The plane will be able to monitor an area as large as Dayton’s entire downtown, McNutt said. Only with reports of crimes or instructions from police would the company’s equipment focus closely on specific areas, he said.

PSS camera systems boast a sensitivity 10 times greater than that of IMAX cameras (8.84 million pixels), McNutt, a retired Air Force lieutenant colonel, said last year.

According to the proposed agreement with the city, PSS would provide 120 hours of airborne surveillance. Services will include installation, data capture, analysis and training for up to four police officers. Up to three analyst workstations will also be installed at Tech Town, as well, according to city documents…

Commissioners also are considering a $20,000 development agreement with PSS to build out and lease space on the second floor of a building at Tech Town.

The company’s lease will be nine months, with a four-year renewal option. The company is expected to invest $12,000 to build out the space, according to city documents.

via Dayton ponders airborne cameras.

The first question to be asked is was this contract competitively bid? The second question is why a manned aircraft when this is what drones do much more effectively and efficiently? A local businessman, Mark Herres, is busy selling solar powered drones with high rez cameras to Northrup Grumman (he was the same business man who was ignored on the Emery/UPS hub deal that went no-bid to IRG) that could do the same thing for more hours, for a lot less money.

The city, under police chief James Newby had a fancy for an eye in the sky around 20 years ago. We bought a hobbyists helicopter and trained at least four officers to fly it. After several years it was grounded, then sold off. Apparently, despite our fantasies of matching Columbus for air power in the fight against crime, putting the helicopter up fast enough to actually be useful during a crime wasn’t happening and the program was shot down. How does 120 hours a year really help? And, with the added need to have trained officers monitoring the video feed- maybe the real answer is to think about increasing the size of the police force instead? That’s what Mike Bloomberg did in NYC and saw drops in crime and in incarceration.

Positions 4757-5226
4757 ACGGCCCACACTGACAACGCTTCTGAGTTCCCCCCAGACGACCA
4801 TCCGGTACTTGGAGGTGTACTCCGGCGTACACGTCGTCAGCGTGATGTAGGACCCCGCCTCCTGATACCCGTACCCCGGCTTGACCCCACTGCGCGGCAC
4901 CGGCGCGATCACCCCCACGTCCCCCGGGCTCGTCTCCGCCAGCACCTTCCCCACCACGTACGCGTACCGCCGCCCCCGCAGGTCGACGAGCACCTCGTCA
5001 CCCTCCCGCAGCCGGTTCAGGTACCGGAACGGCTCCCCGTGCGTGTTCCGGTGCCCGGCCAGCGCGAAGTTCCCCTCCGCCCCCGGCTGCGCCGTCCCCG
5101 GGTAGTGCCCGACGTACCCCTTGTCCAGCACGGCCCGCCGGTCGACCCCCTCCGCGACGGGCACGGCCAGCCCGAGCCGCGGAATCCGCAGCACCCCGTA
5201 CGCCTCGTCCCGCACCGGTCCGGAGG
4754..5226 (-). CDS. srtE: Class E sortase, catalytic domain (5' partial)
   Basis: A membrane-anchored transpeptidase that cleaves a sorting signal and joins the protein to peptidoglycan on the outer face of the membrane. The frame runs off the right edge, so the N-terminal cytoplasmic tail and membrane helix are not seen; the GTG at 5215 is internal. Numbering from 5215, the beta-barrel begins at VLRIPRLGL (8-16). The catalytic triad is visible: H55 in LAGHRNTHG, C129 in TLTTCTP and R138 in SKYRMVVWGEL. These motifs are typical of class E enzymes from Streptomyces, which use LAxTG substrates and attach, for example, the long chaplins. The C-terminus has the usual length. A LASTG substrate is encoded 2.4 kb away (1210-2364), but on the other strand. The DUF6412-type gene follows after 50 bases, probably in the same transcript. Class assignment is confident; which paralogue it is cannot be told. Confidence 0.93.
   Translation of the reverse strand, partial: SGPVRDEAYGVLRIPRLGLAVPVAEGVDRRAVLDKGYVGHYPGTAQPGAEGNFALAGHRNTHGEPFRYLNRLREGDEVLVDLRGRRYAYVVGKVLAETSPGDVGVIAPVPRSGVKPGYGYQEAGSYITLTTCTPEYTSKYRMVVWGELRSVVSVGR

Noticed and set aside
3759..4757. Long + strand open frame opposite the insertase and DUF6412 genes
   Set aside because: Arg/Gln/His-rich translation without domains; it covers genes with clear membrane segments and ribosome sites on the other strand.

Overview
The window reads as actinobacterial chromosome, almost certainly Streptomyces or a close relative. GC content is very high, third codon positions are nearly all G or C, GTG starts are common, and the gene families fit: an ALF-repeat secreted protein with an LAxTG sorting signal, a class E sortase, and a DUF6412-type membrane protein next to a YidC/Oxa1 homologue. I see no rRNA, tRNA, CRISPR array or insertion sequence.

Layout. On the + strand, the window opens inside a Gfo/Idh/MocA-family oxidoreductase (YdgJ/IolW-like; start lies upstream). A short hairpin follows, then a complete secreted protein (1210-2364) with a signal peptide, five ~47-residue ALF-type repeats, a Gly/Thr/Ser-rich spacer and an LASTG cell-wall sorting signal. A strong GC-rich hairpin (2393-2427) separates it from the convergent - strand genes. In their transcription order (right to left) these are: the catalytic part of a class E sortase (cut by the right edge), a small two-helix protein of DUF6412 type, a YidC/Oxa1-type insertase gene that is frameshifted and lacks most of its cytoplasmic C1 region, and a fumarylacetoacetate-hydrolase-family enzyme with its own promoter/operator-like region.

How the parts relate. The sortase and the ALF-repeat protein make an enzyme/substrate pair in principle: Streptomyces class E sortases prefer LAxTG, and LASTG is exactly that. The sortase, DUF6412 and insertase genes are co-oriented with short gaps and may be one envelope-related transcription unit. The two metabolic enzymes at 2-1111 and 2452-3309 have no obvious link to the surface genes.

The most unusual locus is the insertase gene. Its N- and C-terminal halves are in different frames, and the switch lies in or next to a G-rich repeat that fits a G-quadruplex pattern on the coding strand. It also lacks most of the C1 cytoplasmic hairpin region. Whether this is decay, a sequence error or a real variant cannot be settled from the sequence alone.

It is true that we have a large community of highly trained intelligence analysts in our community, who are in high demand to read and analyze satellite and drone imagery for the military, but, even with real time intelligence, the ability to thwart crime really comes at the hands of the cops on the street. No amount of video makes up for the ability to respond to a crime with appropriate resources. These “investments” in PSS look more like political favoritism in action. It’s a shame that there doesn’t exist an easy to search database of campaign donors to City Commission candidates. If I was a paid investigative journalist, I’d be scanning the donations to a certain City Commissioner who wants to be Mayor and see what the intelligence turns up.

A better investment than planes with cameras might be to invest in our fiber network and build in high resolution video cameras to be placed in key areas so that we have 24/7/365 visual assets in place. $140K will buy a decent number of high resolution cameras and DVRs that can be monitored from multiple locations- even crowd sourcing, to help cut down on crime.

A forward thinking commission would be willing to investigate other options- and discuss this in the legal weekly meeting of the commission, inviting local experts to share their knowledge. That’s one of the reasons I’m running for Dayton City Commission. Please consider a donation to my campaign.

Losing one of the good guys: John Ewers